On August 2, 2018, Iraqi Prime Minister Haider al-Abadi ordered the full integration of specified units of the Popular Mobilization Units (PMU), commonly referred to as the Hashd al-Shaabi, into the Iraqi Army.
The statement, issued by PMU Deputy Chairman, reads:
“Local PMU forces including Brigade 30 of Shabaks [Liwa al-Shabak], Brigade 50 of Christians [Babylon Brigades], Brigade 53 of Turkmen [Liwa al-Hussein], and the Yazidi Brigade will be absorbed into the Nineveh Command (Iraqi Army), administratively and operationally, with sufficient reserves remaining temporarily [during the transition]. The Directorate of Administration and Finance must immediately transfer all names under the Leadership of Nineveh Operations, administratively and financially.” Read the full order here.
These units have developed a presence in the Nineveh Plain since its liberation in 2017.
The Nineveh Plain Protection Units (NPU), a force comprised exclusively of local Assyrians, remains active as it has been formally authorized under Iraqi Security Forces (Nineveh Liberation Operations Command) since March 2016. The NPU will continue to operate in the southern Nineveh Plain, managing security in towns like Bakhdida (Qaraqosh), Karamlesh, and Bartella. Although the NPU was nominally established through the PMU, it has consistently operated independently of PMU leadership. The NPU fought alongside U.S.-led coalition forces in the liberation of the Nineveh Plain, but has since transitioned into a local security force working alongside Iraqi Police with bases in Bakhdida and Alqosh.
The Prime Minister’s decision to disband the various militias operating in the Nineveh Plain and unify them as part of the Iraqi Army is welcomed by local residents who returned post-ISIS but continue to express concerns about the unstable security situation. Despite the liberation of the Nineveh Plain from ISIS in the early months of 2017, which the PMU was an integral part of, local residents have yet to feel at ease with the security situation. Assyrian representatives feel this is a positive step towards stabilizing the security situation and restoring public trust in the Iraqi Army.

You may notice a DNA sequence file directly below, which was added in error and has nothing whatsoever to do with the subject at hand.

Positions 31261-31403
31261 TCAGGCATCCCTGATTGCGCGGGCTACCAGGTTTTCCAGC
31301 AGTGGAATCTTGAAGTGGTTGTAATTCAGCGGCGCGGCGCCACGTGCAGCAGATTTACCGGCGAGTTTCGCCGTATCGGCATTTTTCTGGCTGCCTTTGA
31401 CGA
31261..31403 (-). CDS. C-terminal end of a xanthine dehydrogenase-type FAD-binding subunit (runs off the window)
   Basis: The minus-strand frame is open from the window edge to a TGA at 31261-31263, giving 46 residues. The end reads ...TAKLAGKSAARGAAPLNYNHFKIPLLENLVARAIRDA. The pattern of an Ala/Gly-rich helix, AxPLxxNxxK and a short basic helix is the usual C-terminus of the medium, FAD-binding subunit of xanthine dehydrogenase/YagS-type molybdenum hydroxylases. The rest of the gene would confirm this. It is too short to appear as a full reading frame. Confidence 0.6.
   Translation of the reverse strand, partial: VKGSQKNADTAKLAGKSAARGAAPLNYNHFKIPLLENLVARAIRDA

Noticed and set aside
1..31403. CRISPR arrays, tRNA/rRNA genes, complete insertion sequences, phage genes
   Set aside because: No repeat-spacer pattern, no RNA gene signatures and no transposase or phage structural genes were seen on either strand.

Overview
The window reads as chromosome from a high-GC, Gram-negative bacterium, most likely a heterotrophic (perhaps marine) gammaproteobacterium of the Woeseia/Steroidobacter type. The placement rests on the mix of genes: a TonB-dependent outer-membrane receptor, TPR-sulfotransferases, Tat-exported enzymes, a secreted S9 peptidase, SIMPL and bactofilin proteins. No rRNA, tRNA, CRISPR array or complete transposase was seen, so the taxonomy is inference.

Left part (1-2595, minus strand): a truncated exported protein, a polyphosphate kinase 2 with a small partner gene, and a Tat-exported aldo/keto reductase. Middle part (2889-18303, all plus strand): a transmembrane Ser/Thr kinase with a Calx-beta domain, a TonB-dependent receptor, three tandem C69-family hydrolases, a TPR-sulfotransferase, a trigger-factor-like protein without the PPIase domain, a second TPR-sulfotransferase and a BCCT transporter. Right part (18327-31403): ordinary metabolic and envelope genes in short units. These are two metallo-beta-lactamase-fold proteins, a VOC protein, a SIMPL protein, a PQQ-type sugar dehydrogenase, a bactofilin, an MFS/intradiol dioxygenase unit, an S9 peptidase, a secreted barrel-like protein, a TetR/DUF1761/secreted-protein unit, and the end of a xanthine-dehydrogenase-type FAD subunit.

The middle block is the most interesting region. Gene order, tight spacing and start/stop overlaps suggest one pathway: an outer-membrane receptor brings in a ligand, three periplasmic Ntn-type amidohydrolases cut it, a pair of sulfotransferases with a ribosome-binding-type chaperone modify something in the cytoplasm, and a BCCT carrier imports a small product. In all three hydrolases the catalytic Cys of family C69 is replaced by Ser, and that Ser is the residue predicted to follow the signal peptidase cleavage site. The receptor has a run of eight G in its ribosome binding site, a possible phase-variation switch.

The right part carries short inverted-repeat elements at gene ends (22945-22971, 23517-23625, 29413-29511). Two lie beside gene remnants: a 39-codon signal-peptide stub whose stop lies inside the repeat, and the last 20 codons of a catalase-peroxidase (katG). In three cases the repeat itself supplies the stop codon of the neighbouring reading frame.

The Babylon Brigades, although presented ostensibly as a Christian force, is comprised of nonlocal Shia Arabs and Shabaks and is supported by the Iran-backed Badr Organization. The Babylon Brigades entered the Nineveh Plain after its liberation and operated in Tel Keppe and Bashiqa (the latter following the 2017 Kirkuk Operation). The presence of the Babylon Brigades in Tel Keppe has prevented the return of its Assyrian inhabitants.
Another force of particular concern was the Shabak Brigade 30 [Liwa al-Shabak], comprised of both local and nonlocal individuals with ties to Iran. Brigade 30 is also affiliated with the Badr Organization which had begun to develop a presence in parts of the southern Nineveh Plain. The rapidly expanding force asserted its control over Assyrian-majority towns over the past year. Residents complained about new Islamic symbols and constant harassment from Brigade 30 soldiers who were reported to be pressuring locals to convert to Islam. Assyrian women frequently reported incidents of sexual harassment particularly at checkpoints controlled by Brigade 30. Their growing presence in the towns prevented many Assyrian families from returning home.
“Throughout the operation to liberate Nineveh from the Islamic State and now into this post-conflict and restablization period, the NPU has been and remains the only Assyrian security force authorized to operate in the Nineveh Plain. Our continued presence in the Nineveh Plain is a testament to the trust of both local residents and federal authorities.”